Don’t Get A Swelled Head!

This is an unfortunate statement that has been around for a long time.  Why do I say that it is unfortunate?  Because it implies that we are not suppose to say good things about ourselves, in other words, we’re not suppose to brag.  (Someone in my office once said, “It’s not bragging, if it’s true.”)

I am here to tell you that feeling good about ourselves is a good thing.  It is fuel in our gas tank.  If you are in a car and have no gas in your tank, you’re not going to go very far.  So it is with us.  When we have not accumulated a sense of things well done, we don’t have as much energy or confidence to go into work the next day.

I remember hiking Squaw Peak with a friend.  I was telling him about Dr Spock being in town and how I followed his keynote speech with a workshop on Self-Esteem in Children.  Now, in the audience was a reporter from the Arizona Republic who had three children at home.  She stayed  in the auditorium for my workshop and took notes.  Those notes became a write-up that took a quarter of a page in the Sunday morning paper!  I clipped the article and sent it to both my children, who put it on their refrigerator doors (where all important papers should be displayed).  I was telling my hiking companion about the newspaper article and his comment was “Well, don’t get a swelled head.”  I felt slammed and went silent.  What could I say in my defense?

That was many years ago and I remember his words to this day.  I tell this story often to demonstrate that our saying positive things about ourselves is frowned upon in public – and it even restricts us in our heads.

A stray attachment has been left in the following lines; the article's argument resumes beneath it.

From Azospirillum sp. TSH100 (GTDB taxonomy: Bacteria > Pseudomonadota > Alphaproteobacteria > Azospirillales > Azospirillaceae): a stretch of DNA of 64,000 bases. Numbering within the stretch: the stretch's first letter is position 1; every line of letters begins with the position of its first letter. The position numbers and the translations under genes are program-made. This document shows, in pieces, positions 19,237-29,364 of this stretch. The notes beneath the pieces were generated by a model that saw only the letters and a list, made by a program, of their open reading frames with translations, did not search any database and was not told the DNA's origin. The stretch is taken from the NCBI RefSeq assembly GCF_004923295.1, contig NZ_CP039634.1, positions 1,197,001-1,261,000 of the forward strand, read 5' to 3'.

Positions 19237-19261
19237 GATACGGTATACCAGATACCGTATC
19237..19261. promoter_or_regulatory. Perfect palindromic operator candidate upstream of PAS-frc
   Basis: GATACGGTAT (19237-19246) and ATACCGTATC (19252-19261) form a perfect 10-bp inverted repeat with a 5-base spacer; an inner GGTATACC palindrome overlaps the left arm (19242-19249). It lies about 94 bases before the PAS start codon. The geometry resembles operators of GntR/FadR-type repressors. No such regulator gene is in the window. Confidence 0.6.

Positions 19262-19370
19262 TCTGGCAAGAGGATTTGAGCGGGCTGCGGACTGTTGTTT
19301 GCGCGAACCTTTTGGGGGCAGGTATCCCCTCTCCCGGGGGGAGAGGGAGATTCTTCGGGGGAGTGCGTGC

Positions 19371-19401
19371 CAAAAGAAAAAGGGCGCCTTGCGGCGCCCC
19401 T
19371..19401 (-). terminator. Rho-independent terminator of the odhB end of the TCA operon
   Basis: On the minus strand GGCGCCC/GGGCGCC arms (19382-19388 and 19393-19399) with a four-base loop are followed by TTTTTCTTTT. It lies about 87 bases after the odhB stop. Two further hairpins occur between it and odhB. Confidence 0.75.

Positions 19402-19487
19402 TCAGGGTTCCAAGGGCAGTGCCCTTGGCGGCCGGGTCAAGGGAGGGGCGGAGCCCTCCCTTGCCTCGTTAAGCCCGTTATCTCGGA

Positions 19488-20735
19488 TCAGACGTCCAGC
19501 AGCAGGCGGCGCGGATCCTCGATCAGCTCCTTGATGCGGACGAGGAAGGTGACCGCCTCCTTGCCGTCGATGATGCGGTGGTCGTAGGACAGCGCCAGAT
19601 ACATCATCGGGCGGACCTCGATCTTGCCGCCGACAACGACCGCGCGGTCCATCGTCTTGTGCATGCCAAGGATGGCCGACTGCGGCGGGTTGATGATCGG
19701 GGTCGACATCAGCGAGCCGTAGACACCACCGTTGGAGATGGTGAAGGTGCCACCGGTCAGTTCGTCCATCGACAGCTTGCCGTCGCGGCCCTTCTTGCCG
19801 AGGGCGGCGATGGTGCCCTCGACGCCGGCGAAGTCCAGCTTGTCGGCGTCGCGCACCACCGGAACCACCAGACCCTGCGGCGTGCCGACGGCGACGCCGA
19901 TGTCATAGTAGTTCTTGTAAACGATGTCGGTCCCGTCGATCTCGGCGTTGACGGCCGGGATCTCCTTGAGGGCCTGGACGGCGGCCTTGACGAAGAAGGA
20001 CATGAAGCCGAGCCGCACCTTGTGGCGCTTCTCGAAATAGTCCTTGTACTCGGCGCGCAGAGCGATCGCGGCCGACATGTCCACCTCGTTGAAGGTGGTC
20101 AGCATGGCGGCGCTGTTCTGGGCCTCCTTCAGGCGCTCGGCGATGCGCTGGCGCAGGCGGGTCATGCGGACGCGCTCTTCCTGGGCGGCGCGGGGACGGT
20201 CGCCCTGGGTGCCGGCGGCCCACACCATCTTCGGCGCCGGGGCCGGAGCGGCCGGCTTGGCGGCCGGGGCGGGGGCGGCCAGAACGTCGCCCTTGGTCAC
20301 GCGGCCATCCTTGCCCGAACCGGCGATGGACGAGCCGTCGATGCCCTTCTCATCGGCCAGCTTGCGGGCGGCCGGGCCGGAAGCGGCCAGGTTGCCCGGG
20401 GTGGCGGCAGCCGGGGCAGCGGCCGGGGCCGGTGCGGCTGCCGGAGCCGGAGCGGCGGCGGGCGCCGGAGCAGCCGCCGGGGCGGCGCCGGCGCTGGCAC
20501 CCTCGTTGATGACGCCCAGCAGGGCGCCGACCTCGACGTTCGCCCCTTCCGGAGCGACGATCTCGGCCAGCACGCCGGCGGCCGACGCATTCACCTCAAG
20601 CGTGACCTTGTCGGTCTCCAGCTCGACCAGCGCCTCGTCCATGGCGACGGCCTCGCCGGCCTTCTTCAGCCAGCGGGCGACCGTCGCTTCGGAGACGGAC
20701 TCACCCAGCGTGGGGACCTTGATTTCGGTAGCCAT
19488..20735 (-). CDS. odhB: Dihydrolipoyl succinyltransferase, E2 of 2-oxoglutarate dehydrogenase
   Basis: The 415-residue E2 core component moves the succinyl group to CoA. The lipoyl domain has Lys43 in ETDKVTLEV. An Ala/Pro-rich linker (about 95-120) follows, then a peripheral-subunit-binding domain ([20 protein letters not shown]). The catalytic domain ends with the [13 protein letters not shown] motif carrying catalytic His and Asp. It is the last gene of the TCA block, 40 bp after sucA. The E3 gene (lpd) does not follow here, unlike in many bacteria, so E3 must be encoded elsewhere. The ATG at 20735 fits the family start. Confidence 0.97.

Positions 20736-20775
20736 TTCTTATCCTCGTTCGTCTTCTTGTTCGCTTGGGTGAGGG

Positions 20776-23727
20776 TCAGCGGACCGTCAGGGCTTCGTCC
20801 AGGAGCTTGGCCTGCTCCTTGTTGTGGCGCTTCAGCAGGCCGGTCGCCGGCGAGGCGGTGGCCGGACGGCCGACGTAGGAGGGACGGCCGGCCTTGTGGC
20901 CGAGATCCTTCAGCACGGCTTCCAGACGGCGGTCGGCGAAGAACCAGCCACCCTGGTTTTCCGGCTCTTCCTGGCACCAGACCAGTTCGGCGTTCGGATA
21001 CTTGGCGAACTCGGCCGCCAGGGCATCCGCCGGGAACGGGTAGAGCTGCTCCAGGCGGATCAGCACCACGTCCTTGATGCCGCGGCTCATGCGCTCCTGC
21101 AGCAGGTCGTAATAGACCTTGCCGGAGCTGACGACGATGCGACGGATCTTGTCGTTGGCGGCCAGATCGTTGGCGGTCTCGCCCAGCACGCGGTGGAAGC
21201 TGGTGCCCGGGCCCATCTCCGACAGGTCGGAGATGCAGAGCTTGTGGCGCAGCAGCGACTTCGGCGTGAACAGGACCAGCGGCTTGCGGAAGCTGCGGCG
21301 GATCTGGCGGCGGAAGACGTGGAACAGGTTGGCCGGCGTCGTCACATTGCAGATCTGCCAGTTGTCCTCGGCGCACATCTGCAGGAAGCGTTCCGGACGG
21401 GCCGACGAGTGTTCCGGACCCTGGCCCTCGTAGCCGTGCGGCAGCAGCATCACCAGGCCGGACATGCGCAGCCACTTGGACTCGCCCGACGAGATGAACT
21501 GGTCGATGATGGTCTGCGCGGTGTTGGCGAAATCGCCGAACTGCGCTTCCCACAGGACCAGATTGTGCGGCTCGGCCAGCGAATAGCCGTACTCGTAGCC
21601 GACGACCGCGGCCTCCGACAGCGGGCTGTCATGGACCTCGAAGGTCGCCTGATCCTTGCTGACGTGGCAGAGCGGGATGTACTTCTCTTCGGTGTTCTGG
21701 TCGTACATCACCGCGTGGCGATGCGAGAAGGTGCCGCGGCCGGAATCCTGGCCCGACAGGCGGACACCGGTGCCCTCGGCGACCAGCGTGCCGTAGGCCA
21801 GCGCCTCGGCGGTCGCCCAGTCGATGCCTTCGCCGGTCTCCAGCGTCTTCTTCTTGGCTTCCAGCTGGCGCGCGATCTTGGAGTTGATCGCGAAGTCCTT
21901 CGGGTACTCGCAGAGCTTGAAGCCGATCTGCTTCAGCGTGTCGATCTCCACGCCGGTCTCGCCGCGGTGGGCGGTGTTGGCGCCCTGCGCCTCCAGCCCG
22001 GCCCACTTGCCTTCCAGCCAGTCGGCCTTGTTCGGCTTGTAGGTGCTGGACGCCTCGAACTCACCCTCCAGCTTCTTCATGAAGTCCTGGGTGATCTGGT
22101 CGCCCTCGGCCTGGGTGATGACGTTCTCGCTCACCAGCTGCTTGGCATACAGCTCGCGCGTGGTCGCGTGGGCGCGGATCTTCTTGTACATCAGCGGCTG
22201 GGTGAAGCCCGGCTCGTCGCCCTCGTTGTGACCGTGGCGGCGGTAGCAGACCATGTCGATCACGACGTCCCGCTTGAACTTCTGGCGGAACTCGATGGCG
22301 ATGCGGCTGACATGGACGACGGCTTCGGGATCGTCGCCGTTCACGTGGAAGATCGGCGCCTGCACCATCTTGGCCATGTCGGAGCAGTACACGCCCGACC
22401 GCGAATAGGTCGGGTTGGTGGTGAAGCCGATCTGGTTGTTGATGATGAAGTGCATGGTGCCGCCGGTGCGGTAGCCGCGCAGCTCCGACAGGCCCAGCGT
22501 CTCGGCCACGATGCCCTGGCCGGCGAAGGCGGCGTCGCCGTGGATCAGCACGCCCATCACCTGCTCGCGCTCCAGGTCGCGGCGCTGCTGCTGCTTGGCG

As a therapist, I encourage my patients to keep the compliments they receive.  To write them down, to keep them in a special box or container.  I even suggest that they write down the percentage of the compliment that they can take in.  Strangely enough, we don’t or can’t take in 100% of a compliment.  But usually we can take in a portion of the compliment.  Try this on yourself – write down three compliments you’ve kept in your lifetime.  Now, write down the percentage of each of these compliments that you can keep or take in.  Interesting?  My observation is, that if you can’t remember three compliments from your lifetime, then you never got a filing cabinet.  (more about Filing Cabinets in the next blog).

If you are someone who could or should be paying compliments to a spouse, a significant other, a child, a co-worker or a friend, here is a list of things to compliment specifically, and I say specifically because, if you pay a global compliment, such as “you are the most wonderful person in the world”, that compliment is not going to ‘go in’.  Compliments need to be more specific so that the receiver has a better chance to hear the compliment, believe it, and take it in.  Compliment suggestions: Appearance,  Belongings,  Behavior,  Accomplishments,  Achievements,  Attributes,  Values,  Ethics,  Character Traits,  Manners,  Talents,  Intelligence.     If you pay attention, you can begin to tell if the person  you just complimented takes in the compliment, or if they bat it back to you.  If they don’t take it in, then they don’t really believe what you just said to them!

More next time on the Filing Cabinet you were suppose to get as a child and the many reasons why people push compliments away.